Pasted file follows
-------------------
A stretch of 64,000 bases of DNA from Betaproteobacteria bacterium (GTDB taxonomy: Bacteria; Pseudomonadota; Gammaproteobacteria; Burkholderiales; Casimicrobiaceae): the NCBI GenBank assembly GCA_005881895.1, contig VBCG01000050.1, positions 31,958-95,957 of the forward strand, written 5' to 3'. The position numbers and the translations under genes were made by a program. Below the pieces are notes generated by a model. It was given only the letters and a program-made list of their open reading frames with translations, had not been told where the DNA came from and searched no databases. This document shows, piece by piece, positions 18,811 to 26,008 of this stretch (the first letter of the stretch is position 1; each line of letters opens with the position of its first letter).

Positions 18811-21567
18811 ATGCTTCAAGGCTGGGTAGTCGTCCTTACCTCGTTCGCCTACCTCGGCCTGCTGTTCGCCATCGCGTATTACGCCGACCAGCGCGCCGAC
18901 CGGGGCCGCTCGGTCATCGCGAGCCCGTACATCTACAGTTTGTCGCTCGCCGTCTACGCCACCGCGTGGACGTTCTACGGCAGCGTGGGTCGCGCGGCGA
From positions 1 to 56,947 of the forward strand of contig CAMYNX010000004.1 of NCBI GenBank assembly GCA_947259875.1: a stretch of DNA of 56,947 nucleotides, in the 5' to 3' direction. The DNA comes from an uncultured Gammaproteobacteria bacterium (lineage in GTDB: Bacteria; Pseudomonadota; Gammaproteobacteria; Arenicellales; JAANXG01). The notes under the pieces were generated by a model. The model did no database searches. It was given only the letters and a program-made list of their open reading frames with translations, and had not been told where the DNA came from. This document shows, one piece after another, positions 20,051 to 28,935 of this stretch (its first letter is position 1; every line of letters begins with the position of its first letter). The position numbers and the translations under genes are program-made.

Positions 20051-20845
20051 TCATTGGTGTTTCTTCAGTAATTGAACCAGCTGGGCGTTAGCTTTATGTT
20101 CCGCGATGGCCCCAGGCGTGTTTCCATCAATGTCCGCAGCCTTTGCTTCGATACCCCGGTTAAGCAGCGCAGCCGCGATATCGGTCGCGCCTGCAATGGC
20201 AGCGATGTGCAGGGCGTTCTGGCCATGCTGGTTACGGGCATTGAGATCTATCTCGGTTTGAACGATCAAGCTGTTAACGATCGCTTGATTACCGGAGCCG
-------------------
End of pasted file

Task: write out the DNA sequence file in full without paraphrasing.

A stretch of 64,000 bases of DNA from Betaproteobacteria bacterium (GTDB taxonomy: Bacteria; Pseudomonadota; Gammaproteobacteria; Burkholderiales; Casimicrobiaceae): the NCBI GenBank assembly GCA_005881895.1, contig VBCG01000050.1, positions 31,958-95,957 of the forward strand, written 5' to 3'. The position numbers and the translations under genes were made by a program. Below the pieces are notes generated by a model. It was given only the letters and a program-made list of their open reading frames with translations, had not been told where the DNA came from and searched no databases. This document shows, piece by piece, positions 18,811 to 26,008 of this stretch (the first letter of the stretch is position 1; each line of letters opens with the position of its first letter).

Positions 18811-21567
18811 ATGCTTCAAGGCTGGGTAGTCGTCCTTACCTCGTTCGCCTACCTCGGCCTGCTGTTCGCCATCGCGTATTACGCCGACCAGCGCGCCGAC
18901 CGGGGCCGCTCGGTCATCGCGAGCCCGTACATCTACAGTTTGTCGCTCGCCGTCTACGCCACCGCGTGGACGTTCTACGGCAGCGTGGGTCGCGCGGCGA
From positions 1 to 56,947 of the forward strand of contig CAMYNX010000004.1 of NCBI GenBank assembly GCA_947259875.1: a stretch of DNA of 56,947 nucleotides, in the 5' to 3' direction. The DNA comes from an uncultured Gammaproteobacteria bacterium (lineage in GTDB: Bacteria; Pseudomonadota; Gammaproteobacteria; Arenicellales; JAANXG01). The notes under the pieces were generated by a model. The model did no database searches. It was given only the letters and a program-made list of their open reading frames with translations, and had not been told where the DNA came from. This document shows, one piece after another, positions 20,051 to 28,935 of this stretch (its first letter is position 1; every line of letters begins with the position of its first letter). The position numbers and the translations under genes are program-made.

Positions 20051-20845
20051 TCATTGGTGTTTCTTCAGTAATTGAACCAGCTGGGCGTTAGCTTTATGTT
20101 CCGCGATGGCCCCAGGCGTGTTTCCATCAATGTCCGCAGCCTTTGCTTCGATACCCCGGTTAAGCAGCGCAGCCGCGATATCGGTCGCGCCTGCAATGGC
20201 AGCGATGTGCAGGGCGTTCTGGCCATGCTGGTTACGGGCATTGAGATCTATCTCGGTTTGAACGATCAAGCTGTTAACGATCGCTTGATTACCGGAGCCG